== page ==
February 26, 2014

Celebrate National Pistachio Day with Josh Early Candies

by Josh Early Candies


Every year on February 26, nut aficionados from all over celebrate National Pistachio Day in honor of the nut that’s referred to as the “smiling nut” in the Middle East and as the “happy nut” in China. The majority of the pistachios produced in the United States come from California, including the Pistachios ($3.50) that are lightly and packed into our 7.5-ounce cups. In fact, California produces about 300 million pounds of pistachios each year, accounting for 98% of America’s production.

Once planted, a young pistachio tree can take 7-10 years to start bearing the nuts themselves. After the long, long wait, pistachios are harvested in September by machines that shake the trees to release the nuts from the branches. It typically takes less than one minute to harvest the ripe pistachios from an individual tree, and you can tell the pistachios are ripe when their shells split open to reveal the green pistachio inside.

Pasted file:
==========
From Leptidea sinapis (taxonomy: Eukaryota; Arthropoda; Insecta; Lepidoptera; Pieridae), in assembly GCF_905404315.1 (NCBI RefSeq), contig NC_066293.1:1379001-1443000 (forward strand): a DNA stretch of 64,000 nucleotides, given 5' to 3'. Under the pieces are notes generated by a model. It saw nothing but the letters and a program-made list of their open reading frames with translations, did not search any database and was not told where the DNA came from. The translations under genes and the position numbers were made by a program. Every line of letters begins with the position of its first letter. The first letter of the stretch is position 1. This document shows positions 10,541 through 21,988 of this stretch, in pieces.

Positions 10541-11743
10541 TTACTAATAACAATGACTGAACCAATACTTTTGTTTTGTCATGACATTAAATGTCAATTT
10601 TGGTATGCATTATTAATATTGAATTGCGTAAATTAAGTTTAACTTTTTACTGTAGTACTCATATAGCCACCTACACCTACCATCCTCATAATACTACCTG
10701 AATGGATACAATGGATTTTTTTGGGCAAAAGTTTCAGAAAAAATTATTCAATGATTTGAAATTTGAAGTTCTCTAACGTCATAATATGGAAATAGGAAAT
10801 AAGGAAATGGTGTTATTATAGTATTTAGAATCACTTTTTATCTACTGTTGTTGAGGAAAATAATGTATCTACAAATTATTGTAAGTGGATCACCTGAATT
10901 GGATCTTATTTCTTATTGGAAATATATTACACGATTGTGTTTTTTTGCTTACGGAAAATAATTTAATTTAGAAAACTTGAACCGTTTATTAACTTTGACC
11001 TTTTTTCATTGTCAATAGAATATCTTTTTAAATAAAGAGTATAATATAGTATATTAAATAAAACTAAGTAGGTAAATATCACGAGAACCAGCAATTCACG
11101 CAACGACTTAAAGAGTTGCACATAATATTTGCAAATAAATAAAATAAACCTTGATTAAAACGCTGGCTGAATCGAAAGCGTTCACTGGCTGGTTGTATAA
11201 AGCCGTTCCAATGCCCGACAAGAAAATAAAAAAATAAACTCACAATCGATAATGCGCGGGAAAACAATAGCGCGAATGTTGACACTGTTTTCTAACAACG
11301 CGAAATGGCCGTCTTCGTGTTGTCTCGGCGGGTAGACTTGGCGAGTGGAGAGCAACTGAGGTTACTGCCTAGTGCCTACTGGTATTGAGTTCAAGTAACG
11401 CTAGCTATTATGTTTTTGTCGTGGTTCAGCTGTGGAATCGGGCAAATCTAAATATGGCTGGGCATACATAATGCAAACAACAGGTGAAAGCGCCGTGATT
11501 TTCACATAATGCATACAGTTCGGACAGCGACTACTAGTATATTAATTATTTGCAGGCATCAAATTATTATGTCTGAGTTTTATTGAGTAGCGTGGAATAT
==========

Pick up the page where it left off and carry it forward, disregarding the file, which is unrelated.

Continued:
Pistachios are an excellent source of vitamin B6, copper, and manganese and a good source of fiber, thiamin, and phosphorus. Because of their mild flavor, pistachios are fabulous to eat as a snack – fresh or roasted, salted or unsalted – and are used in both savory and sweet dishes.

Now, we may be biased, but we at Josh Early Candies know “sweet”, which is why we love using whole dry-roasted pistachios in our Ultra Dark Pistachio Bark ($11.90).

The pistachios are combined with our signature 72% Ultra Dark chocolate, creating a harmonious pairing of salty, crunchy nuts and rich, satisfying chocolate. Each piece of Ultra Dark Pistachio Bark is individually scored into bite-sized pieces and packaged in a 9-ounce bag. 

Lastly, we would be remiss to celebrate National Pistachio Day without mentioning the red dyed pistachio.  Some may remember we sold red pistachios in the early 1980's through the mid 1990's.  Red pistachios got their start in the 1930’s. Before California became a prime source of the nut, a New Jersey importer dyed a shipment of pistachios from the Middle East because they had become stained due to antiquated harvesting methods. The idea “took root”. Pistachios were being sold in vending machines at the time, and the red color helped attract attention. The traditional red pistachio is seldom seen today, however, as more than 90% of the California crop is now left in its natural color.